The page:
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Watercraft


— Marine Review

Review: Sea-Doo Spark, the jet ski that might save the industry

The PWC market has been in decline for a number of years, possibly because jet skis have become so gigantic, powerful, expensive and fuel hungry that they've stopped appealing to younger folk. Sea-Doo is starting to turn that around, though, with the release of the Spark. Half the price, half the weight and half the power of a regular midrange jet ski, the Spark delivers 90 percent of the fun of a more expensive PWC in a way that's much more accessible and attractive to newcomers … and burns nearly ten times less fuel than the big boys. If it's newbies the Spark is hoping to attract, then we've got a total newbie on the team to test it. The completely inexperienced Loz Blain and the moderately experienced Noel McKeegan take to the water to see how she goes. Rejoice, dear readers, that Loz didn't fit into a wetsuit, and is thus not depicted in skin tight clothing. Read More
— Marine

Hydros HY-X flying yacht features retractable hydrofoils

Retractable hydrofoils have been quite in vogue throughout this year's boat show season. Major shows like Cannes and Monaco have hosted several retractable hydrofoils, including the shape-shifting Kormaran and the Sunreef 40 H. Now, Swiss hydrofoil outfit Hydros has demonstrated its HY-X, the prototype of an eventual 41-foot (12.5-m) yacht that will be able to motor across the water or fly above it. Read More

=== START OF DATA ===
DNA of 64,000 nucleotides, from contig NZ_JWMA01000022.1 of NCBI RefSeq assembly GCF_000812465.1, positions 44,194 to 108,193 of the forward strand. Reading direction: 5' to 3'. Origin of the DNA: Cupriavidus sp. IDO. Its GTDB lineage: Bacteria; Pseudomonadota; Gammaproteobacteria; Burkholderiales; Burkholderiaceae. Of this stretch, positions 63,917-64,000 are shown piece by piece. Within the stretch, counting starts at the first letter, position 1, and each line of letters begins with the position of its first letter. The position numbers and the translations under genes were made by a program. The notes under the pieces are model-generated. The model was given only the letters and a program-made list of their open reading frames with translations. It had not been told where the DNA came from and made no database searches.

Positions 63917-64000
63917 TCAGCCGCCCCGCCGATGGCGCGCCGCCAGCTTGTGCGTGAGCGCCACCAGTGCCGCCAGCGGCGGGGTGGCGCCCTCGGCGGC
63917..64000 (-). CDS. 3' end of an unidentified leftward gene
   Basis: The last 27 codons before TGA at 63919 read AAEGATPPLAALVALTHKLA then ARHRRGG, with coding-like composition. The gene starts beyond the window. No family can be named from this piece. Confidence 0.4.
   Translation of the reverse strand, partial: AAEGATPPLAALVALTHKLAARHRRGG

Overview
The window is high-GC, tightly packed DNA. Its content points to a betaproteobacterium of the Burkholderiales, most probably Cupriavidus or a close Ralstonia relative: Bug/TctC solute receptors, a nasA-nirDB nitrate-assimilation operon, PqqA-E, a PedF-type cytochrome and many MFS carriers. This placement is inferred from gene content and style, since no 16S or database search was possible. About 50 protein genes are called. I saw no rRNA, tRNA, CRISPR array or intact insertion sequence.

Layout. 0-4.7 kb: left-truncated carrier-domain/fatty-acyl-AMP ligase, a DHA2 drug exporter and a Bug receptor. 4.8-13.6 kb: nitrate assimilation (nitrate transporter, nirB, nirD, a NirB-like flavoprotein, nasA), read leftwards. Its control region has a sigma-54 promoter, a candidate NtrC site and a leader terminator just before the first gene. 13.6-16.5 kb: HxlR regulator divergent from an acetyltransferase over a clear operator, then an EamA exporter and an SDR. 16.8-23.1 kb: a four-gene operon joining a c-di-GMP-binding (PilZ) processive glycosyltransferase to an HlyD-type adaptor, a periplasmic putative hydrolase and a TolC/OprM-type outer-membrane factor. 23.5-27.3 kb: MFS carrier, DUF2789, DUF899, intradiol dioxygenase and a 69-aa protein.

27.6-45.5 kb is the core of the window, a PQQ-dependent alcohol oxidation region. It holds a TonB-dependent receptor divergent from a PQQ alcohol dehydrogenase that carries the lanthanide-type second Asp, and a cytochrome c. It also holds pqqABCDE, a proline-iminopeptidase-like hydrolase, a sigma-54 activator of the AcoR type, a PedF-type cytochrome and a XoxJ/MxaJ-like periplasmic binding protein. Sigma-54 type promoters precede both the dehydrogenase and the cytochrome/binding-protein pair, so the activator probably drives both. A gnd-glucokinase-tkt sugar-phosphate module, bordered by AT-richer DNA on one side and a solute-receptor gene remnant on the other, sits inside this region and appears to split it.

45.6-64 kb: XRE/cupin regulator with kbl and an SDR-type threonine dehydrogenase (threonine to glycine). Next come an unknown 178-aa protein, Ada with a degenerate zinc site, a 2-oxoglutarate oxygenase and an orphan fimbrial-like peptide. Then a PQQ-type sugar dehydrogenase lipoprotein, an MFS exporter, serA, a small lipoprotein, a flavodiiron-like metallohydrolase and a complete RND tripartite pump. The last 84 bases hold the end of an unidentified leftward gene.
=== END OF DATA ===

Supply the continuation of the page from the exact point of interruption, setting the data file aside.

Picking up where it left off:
— Marine

Radinn electric wakeboard lets riders get rid of the boat

Wakeboarding sure looks like a lot of fun, but it does have at least one limiting factor – you need to find someone else to go out on the water with you, to pilot the boat. Swedish entrepreneurs Alexander Lind and Philip Werner decided to do something about that, and created the Radinn electric wakeboard. While it doesn't provide you with a wake on which to do tricks, it does let you go out when and wherever you want. Read More
— Marine

AlumaSki is designed to go where Jet Skis fear to tread

Jet Skis are certainly able to squeeze into narrow waterways, although you probably wouldn't feel comfortable scraping one's hull against a rocky riverbed. Steel-hulled jet boats are considerably tougher than Jet Skis, but they're not nearly as nimble. Alaska-based Mackinnon Marine Technologies' AlumaSki, however, attempts to combine the best of both worlds. It has the form factor of a personal watercraft, along with a one-piece quarter-inch-thick aluminum hull. Read More
— Marine

Schiller is peddling a bike designed for pedaling on the water

Last year, US entrepreneur Judah Schiller crossed San Francisco Bay on a bike – and no, he didn’t ride that bike across the Golden Gate Bridge. Instead, he mounted it on a Shuttle Bike kit, which adds pontoons and a propeller to a user-supplied bicycle. Since then, Judah has been working on designing an all-in-one "waterbike" of his own. The result, the Schiller X1, was officially unveiled this month. Read More
— Marine

DeepFlight Dragon set to usher in the era of the personal submarine

No one with red blood in their veins buys a sports car and hands the keys to a chauffeur, so one of the barriers to truly personal submarining has long been the need for a trained pilot, not to mention the massive logistics involved in transporting, garaging and launching the underwater craft ... until now. Pioneering underwater aviation company DeepFlight is set to show an entirely new type of personal submarine at the 2014 Monaco Yacht Show next week, launching the personal submarine era with a submersible that's reportedly so easy to pilot that it's likely to create a new niche in the tourism and rental market. Read More
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